31 Days to Discover Israel | Topkapi Palace, Spice Market, and the Grand Bazaar

Welcome back! On the way to Spice Market and the Grand Bazaar, we have to visit Topkapi Palace. This massive kingdom was the Palace of Solemon the Magnificent, after the conquest of Istanbul by Mehmed the Conqueror at 1453. Construction for the Topkapi Palace was started at the year 1460 and completed in 1478. The palace was built upon a 700,000 square meter area on an Eastern Roman Acroplois. Topkapi Palace was the administrative, educational, and art center of the Empire for nearly 400 years since Mehmed the Conqueror until the thirty-first Sultan Abdulmecid. Solemon (not the biblical King Solomon) planned and built the city of Jerusalem from his residence here at the Topkapi Palace, but he never actually saw the results of his plans.


Huge grounds, outside section for subjects, by the park area, second section for diplomats, third section for family. The inner palace was reserved for personal family, but the sultan had access to all. Saw crown jewels, roman statues. Constantine developed the first church in 350 AD, made Christianity the main religion of Roman Empire, Christian persecution stopped, but Roman corruption came in. He rebuilt the city but never saw Jerusalem. Muslims came in and totally destroyed Jerusalem after Constantine. (More information can be found here.)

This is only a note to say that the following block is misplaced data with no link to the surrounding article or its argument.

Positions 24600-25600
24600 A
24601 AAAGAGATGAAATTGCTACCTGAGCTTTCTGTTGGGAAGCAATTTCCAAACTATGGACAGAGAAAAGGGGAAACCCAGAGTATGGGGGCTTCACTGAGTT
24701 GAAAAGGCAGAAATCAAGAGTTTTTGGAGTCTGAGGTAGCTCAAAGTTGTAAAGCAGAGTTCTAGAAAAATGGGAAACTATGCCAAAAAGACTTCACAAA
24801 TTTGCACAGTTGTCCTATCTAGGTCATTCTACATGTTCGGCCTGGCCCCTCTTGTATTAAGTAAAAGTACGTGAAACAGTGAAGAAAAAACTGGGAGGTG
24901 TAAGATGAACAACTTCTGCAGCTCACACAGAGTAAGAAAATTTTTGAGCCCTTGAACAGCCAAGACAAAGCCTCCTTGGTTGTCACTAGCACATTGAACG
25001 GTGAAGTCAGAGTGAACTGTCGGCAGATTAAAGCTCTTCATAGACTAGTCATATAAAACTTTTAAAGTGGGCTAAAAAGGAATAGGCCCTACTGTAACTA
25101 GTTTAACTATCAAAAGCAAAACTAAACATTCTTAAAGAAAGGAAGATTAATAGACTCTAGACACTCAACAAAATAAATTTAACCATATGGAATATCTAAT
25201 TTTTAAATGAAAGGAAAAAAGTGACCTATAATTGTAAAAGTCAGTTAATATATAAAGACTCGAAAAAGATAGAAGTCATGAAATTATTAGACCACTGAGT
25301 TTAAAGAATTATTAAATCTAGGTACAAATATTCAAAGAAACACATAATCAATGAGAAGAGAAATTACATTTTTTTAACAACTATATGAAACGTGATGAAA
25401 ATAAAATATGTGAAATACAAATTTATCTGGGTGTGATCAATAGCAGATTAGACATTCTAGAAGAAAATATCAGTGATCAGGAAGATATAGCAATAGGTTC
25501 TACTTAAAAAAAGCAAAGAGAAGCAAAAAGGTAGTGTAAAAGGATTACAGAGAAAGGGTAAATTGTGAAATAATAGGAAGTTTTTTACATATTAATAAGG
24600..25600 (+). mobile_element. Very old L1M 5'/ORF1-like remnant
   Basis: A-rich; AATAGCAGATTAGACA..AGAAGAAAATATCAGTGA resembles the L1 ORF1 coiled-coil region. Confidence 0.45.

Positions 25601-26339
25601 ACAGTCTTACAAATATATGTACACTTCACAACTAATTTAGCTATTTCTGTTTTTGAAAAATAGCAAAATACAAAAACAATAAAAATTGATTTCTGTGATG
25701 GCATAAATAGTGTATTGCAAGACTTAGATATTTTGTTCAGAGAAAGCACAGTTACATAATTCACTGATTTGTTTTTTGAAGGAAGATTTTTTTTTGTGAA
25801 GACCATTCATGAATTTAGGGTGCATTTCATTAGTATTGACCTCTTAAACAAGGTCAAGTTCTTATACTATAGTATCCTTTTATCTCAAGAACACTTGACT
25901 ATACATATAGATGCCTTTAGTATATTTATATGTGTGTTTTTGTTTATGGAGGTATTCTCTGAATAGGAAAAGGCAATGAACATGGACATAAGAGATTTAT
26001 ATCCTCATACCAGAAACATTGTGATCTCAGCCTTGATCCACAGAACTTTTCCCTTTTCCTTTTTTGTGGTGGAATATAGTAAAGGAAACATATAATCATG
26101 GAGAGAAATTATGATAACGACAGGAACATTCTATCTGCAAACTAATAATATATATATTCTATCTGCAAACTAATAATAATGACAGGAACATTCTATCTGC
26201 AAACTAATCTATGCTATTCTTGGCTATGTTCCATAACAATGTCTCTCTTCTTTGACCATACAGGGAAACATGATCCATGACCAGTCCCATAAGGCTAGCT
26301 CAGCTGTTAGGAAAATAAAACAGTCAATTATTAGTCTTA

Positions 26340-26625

Looking over the Bosporus toward Black Sea

Fifth stop: Spice Market, a great marketing strategy here. Our team was given a presentation and we actual got to sample delicious Turkish delight (remember The Lion, the Witch, and the Wardrobe?), made from honey, pomegranate juice, and pistachio nuts. Of course, it resulted in purchasing Turkish delight with dried figs and apricots, saffron, rose and marigold teas.

Some of Israel 2015 team

Sixth stop: The Grand Bazaar, the largest and first indoor shopping mall in the world, including 4,000-plus stores. A gigantic main hall with lateral halls, lots of the same stuff, not much variety. Gaudy jewelry stores, leather purses, fashion clothes, and of course, souvenirs. The Grand Bazaar attracts between 250,000 to 400,000 visitors every day. It was commissioned by Mehmet11 (1444–1481) after the Ottoman conquest of Istanbul in 1453 to provide financial recourses for the Hagia Sophia. Got approached by a guy selling leather jackets, told us it was his birthday—ha. We were hooked!

Grand Bazaar (2)

Grand Bazaar

Enroute to our hotel we stopped at a very scenic panoramic view of the Black Sea. This is a vital waterway that looks over the Bosporus.

Don’t miss tomorrow: Israel, here we come—on our way to from Istanbul to Tel Aviv. We will see Mt. Carmel, Haifa, and Tiberias. So glad you are journeying with me.

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